Willa Cather’s The Song of the Lark

The Song of the Lark

a feature film adaptation of Willa Cather’s 1915 novel

About The Film

The Story

A romantic drama set in early 1900 about a talented young musician named Thea Kronborg who leaves her small town home to pursue greatness but risks losing her true self as she rises to sing on the world’s biggest stage. Thea learns to listen and to trust her own artistic voice.

The Tone

In addition to paying homage to Jules Breton’s painting, which Thea visits in the Chicago Art Institute, author Willa Cather highlights less sentimental artworks such as a portrait of Julius Caesar or the serviceable pottery of Sinagua Artists. Taking pride in resilience over simple beauty, the film too must not over-sentimentalize Thea’s journey, instead celebrating with her the achievement of staying truly honest and listening to herself.

The Music

Nearly an opera in its own right, The Song of the Lark utilizes music to showcase the arc of Thea’s growth. The characters, natures and styles of each piece of music illustrate Thea’s inner life as she journeys from singing a simple country church hymn to Wagnerian arias.

About Willa Cather

The Author

Pulitzer Prize winner Willa Cather authored twelve novels, six collections of short fiction and two editions of collected poetry as well as numerous nonfiction articles, journalism, speeches and letters. Cather’s novels have been published around the world and taught in schools across the United States.

The Novel

Cather’s third novel, The Song of the Lark received four authorized English editions as well numerous editions for various Europe countries following its initial publication in 1915. Many additional printings came out once the book entered the public domain. A Scholarly Edition published by the University of Nebraska Press celebrated the books’ centennial in 2015. The novel is currently available in print and digitally for audiences everywhere.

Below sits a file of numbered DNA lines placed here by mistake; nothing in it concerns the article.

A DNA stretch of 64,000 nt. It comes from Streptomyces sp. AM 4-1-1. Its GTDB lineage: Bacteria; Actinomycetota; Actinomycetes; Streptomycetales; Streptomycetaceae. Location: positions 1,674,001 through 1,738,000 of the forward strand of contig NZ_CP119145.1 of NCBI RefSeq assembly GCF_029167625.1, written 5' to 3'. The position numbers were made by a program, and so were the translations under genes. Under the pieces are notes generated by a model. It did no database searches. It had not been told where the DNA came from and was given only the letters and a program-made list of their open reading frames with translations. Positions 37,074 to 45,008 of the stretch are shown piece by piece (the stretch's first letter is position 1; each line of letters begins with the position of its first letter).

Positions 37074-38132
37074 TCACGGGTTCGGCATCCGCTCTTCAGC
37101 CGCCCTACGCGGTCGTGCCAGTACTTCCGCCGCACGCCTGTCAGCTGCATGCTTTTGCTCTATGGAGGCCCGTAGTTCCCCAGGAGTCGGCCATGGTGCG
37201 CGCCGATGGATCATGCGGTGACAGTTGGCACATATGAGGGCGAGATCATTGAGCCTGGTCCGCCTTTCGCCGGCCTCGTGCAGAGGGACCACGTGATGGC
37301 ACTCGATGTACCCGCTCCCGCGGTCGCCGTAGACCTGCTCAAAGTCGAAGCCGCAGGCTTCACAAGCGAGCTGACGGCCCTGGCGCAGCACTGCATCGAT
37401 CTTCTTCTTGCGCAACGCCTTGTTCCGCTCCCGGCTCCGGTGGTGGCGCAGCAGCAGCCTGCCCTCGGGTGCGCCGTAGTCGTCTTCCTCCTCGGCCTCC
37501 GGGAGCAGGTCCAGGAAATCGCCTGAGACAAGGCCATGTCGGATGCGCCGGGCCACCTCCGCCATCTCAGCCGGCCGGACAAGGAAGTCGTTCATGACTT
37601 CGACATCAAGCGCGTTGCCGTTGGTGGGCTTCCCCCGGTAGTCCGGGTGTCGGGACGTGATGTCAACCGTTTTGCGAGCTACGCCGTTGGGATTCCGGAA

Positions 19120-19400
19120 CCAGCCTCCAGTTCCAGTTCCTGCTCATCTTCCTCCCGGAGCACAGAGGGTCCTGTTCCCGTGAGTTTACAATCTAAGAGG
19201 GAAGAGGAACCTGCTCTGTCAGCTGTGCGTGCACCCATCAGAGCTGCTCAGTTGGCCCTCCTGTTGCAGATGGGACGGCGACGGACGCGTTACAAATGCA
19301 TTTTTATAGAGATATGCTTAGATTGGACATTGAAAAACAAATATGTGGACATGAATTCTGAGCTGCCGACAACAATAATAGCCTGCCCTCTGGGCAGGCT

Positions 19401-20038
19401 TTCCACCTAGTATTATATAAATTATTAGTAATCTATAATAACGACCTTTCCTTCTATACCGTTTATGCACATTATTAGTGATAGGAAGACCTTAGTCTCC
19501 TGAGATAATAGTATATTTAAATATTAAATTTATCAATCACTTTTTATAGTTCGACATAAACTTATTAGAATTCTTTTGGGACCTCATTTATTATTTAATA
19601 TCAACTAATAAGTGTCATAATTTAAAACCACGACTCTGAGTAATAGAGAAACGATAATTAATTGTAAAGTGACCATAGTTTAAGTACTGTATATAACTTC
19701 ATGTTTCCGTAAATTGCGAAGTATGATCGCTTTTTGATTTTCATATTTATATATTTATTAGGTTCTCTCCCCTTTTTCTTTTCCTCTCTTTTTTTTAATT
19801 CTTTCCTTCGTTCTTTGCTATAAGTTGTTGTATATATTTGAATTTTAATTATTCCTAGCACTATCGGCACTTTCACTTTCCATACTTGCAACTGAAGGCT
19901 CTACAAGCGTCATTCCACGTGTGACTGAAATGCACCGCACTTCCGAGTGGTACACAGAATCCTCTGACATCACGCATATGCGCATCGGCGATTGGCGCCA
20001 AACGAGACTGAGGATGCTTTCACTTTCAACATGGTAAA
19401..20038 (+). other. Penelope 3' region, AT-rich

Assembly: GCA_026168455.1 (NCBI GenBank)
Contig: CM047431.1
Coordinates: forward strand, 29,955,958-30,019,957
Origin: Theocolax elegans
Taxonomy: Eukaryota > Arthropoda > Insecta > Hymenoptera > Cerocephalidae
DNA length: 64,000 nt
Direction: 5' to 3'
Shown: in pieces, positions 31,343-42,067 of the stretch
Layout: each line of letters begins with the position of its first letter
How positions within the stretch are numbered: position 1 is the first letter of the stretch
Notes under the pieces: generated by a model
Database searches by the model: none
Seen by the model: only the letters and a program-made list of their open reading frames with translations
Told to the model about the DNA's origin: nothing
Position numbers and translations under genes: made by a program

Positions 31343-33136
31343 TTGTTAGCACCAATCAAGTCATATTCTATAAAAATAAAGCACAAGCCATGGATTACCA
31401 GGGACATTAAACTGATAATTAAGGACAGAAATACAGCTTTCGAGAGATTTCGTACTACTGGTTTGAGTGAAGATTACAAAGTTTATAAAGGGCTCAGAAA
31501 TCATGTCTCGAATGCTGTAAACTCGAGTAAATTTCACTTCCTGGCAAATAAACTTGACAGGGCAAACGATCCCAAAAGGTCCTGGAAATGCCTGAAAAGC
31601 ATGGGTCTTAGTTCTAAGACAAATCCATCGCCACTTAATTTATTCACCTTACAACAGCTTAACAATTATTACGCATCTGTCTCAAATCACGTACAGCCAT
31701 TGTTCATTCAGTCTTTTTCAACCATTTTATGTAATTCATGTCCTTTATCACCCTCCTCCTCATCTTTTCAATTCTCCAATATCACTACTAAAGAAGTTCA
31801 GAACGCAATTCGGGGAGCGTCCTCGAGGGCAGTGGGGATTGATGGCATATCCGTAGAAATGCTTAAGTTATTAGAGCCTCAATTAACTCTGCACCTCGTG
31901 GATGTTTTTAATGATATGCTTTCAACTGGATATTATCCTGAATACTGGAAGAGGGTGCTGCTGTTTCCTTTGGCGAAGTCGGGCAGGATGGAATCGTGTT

The Legacy

In 2020, Cather’s likeness was commissioned for the National Statuary Hall Collection at the U.S. Capitol in Washington, D.C. “Seen as a regional writer for decades after her passing in 1947, critics have increasingly identified Cather as a canonical American writer, the peer of authors like Hemingway, Faulkner and Wharton.” More at willacather.org

Creative Supporters

“You really put together something wonderful with your script.”

— Ada Gorn, Producer and Vice President at Creative Compound

“Please keep me in the loop on your adaptation and don’t hesitate to be in touch if we can help in some way. I hope to see Thea come to life on the screen one day!”

— Ashley Olson, Executive Director The Willa Cather Foundation

“Working with director Samantha Shada is such a pleasure.  Sam creates such an intentional and open space to play and create.  I’ve worked with her on stage and on film, and each time I felt seen and supported as an artist.”

— Stephanie T Keefer, Actress

“I wish you every success. I’ve often said the “song of the lark” is my favorite Cather book. One of its great strengths is its relevance to young women (and all of us).”

— Ron Hull, Willa Cather Foundation board member, former Program Fund Director at the Corporation for Public Broadcasting

“As an artist I tend to go into a shell and being around you, such an open spirit is good for me. Hope our friendship continues to grow and that we continue to collaborate.”

– Randy Ryan, Actor in Kagillionaire (2020), 20th Century Woman (2016)

Filmmaker Samantha Shada grew up in the mountains of Colorado and on the plains of Nebraska. Her fascination with Willa Cather began when she discovered a distant, maternal relative Virginia Faulkner, former editor of Cather collections, inaugural member of the Willa Cather Foundation and founder of the Willa Cather Archive at the University of Nebraska at Lincoln. Ironically, Sam’s father was born and raised a few miles from Cather’s childhood home in Southern Nebraska.

After completing her film degree at Emerson College and landing in California she worked at notable companies such as the William Morris Agency, the United Talent Agency, Universal Pictures, Overbrook Entertainment, and Sony Pictures Studios. Sam’s narrative short films premiered at the Oscar Qualifying LA Shorts International Film Festival and are available internationally on ShortsTV with DirecTV. Her feature adaptation of The Song of the Lark participated in the development programs through Joan Scheckel Filmmaking Labs, Stowe Story Labs and the Sundance Co//abs. More at www.samanthashada.com


Los Angeles, CA